BBC Weather: Amber warning issued for snow across UK
A nor’easter, an East Coast storm with winds which blow from the north-east, has dropped about 30 inches of snow over parts of the US states of New Jersey and Pennsylvania this week. The city of New York has also seen up to 18 inches of snowfall in recent days. At least two people have died as a result of the storm.
According to the National Weather Service (NWS) in the US, snow is expected to continue in parts of the north-east US, with the stretch from upstate New York to northern Maine hit the hardest.
The NWS added snow could also develop in the Upper Midwest on Wednesday.
In its forecast for Tuesday, the NWS said: “The increasing winds could result in near blizzard conditions due to blowing and drifting of the snow.
“This storm will be slow to depart as the main storm centre becomes nearly stationary off the southern New England coast [and] expands its influence across the Northeast.”
Many homes have been affected by the snow, and there has been severe disruption to transport routes in some areas.
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How to shovel snow properly
If not carried out safely and correctly, shovelling snow can be dangerous and can cause health problems.
Shovelling snow is strenuous work, involving several muscle groups and requiring a lot of energy and exertion.
The US Centers for Disease Control and Prevention (CDC) has published some advice on their Public Health Matters Blog about how people can prepare their health for shovelling snow, providing their doctor approves.
The CDC recommends people check the weather, temperature and wind chill before going outside.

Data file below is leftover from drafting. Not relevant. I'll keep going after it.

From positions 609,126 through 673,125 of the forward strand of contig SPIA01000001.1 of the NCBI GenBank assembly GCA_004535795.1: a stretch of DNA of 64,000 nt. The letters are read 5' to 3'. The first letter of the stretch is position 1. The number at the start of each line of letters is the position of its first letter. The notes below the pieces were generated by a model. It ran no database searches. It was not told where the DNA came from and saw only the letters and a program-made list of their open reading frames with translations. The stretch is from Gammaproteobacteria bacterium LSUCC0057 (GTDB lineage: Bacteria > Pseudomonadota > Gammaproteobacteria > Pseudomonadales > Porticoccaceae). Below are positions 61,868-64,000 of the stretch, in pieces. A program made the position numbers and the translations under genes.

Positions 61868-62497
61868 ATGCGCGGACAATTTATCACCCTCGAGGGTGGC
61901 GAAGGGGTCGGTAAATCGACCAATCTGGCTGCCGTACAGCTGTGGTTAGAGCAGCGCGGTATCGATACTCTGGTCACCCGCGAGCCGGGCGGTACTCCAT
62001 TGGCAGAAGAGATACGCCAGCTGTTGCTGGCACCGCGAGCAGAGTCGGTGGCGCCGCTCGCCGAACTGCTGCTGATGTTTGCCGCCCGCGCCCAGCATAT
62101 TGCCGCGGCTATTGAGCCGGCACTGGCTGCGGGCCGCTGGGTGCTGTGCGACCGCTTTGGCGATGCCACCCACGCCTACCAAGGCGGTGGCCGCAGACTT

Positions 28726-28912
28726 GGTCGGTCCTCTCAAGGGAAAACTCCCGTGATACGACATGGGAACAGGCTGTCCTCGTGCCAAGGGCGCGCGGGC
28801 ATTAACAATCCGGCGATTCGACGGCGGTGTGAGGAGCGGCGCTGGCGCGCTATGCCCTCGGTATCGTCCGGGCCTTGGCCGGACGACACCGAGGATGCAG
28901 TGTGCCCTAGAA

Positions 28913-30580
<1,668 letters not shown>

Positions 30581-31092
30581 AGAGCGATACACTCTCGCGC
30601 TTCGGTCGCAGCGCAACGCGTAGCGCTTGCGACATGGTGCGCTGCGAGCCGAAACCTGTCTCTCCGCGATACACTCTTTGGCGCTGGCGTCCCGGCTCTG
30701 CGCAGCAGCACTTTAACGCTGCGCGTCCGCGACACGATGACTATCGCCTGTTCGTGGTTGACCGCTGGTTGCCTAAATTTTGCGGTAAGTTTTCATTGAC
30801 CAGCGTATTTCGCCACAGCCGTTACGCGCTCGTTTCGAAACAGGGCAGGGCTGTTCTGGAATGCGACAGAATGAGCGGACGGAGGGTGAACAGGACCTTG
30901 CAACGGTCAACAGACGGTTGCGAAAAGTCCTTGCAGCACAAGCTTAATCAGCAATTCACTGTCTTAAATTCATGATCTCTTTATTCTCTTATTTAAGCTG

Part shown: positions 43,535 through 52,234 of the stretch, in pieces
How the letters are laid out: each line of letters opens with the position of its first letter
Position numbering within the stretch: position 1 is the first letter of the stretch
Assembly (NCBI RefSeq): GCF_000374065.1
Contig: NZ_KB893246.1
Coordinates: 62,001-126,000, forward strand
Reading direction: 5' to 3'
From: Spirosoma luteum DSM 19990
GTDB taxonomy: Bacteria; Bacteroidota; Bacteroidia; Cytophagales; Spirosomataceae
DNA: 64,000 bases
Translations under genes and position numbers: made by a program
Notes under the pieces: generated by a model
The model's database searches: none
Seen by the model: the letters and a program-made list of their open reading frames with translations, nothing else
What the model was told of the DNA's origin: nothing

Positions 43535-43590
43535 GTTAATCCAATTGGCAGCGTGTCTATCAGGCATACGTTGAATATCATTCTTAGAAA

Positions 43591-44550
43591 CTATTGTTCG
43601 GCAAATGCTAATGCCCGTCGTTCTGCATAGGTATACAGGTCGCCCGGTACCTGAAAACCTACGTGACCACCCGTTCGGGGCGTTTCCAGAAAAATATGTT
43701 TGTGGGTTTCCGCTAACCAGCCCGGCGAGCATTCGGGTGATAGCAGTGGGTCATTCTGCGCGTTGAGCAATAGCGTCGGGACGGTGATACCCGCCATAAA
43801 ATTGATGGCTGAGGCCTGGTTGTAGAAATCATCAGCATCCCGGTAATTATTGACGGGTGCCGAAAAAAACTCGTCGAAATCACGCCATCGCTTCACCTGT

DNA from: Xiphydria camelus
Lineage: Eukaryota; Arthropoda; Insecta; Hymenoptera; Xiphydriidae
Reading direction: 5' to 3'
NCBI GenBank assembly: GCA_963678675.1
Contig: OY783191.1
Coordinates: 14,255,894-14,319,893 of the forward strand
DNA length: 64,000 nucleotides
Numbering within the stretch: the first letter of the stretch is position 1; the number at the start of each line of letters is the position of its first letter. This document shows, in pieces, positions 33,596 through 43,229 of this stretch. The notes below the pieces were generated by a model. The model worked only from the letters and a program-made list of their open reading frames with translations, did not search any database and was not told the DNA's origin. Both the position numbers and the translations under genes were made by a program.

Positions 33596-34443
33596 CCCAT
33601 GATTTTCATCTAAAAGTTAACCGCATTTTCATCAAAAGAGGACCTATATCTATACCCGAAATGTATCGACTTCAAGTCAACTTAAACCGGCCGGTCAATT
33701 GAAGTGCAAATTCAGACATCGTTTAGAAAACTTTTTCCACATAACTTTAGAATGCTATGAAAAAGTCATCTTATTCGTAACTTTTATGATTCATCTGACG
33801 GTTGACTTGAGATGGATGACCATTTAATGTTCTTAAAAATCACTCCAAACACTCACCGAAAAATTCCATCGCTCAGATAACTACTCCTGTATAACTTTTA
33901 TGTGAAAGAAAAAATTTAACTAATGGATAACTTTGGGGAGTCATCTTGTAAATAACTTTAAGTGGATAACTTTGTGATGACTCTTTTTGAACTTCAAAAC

If it’s cold outside, layers of loose-fitting clothing may suit the job.
The CDC adds: “While hypothermia is most likely at very cold temperatures, it can occur at cool temperatures (above 40°F) if a person becomes chilled from submersion in cold water, rain, or sweat.
“Excess perspiration will increase heat loss, so remove extra layers of clothing whenever you feel too warm.”
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People planning to shovel snow will need to use the right tools, such as a shovel with a “small, plastic blade” which will weigh less than a shovel with a metal blade.
The CDC adds that a small blade shovel will limit people to “small scoops” of snow.
The CDC’s technique for shovelling snow correctly is as follows: “As for the proper technique, stop us if you have heard this before, ‘lift with your legs, not with your back’:
- Bend at your knees
- Choke up on your shovel to keep blade as close to your body as possible
- Push up with your legs, not the upper body or back, to lift the load and reduce strain on your back
- Do not twist your body
“PRO TIP: Try pushing the snow rather than lifting and throwing heavy shovelfuls.”
Shovelling snow can be tiresome work, so people should take frequent breaks and drink water.
People shovelling snow and others around them should be aware of the symptoms of hypothermia and frostbite.
People should also be aware of life-saving skills, which may be needed in the case of an emergency.
The National Health Service website explains symptoms of hypothermia include shivering; pale, cold and dry skin; slurred speech; slow breathing; tiredness or confusion.
If hypothermia is suspected, someone should immediately call 999 in the UK or go to A&E, or contact the relevant emergency services in their area.
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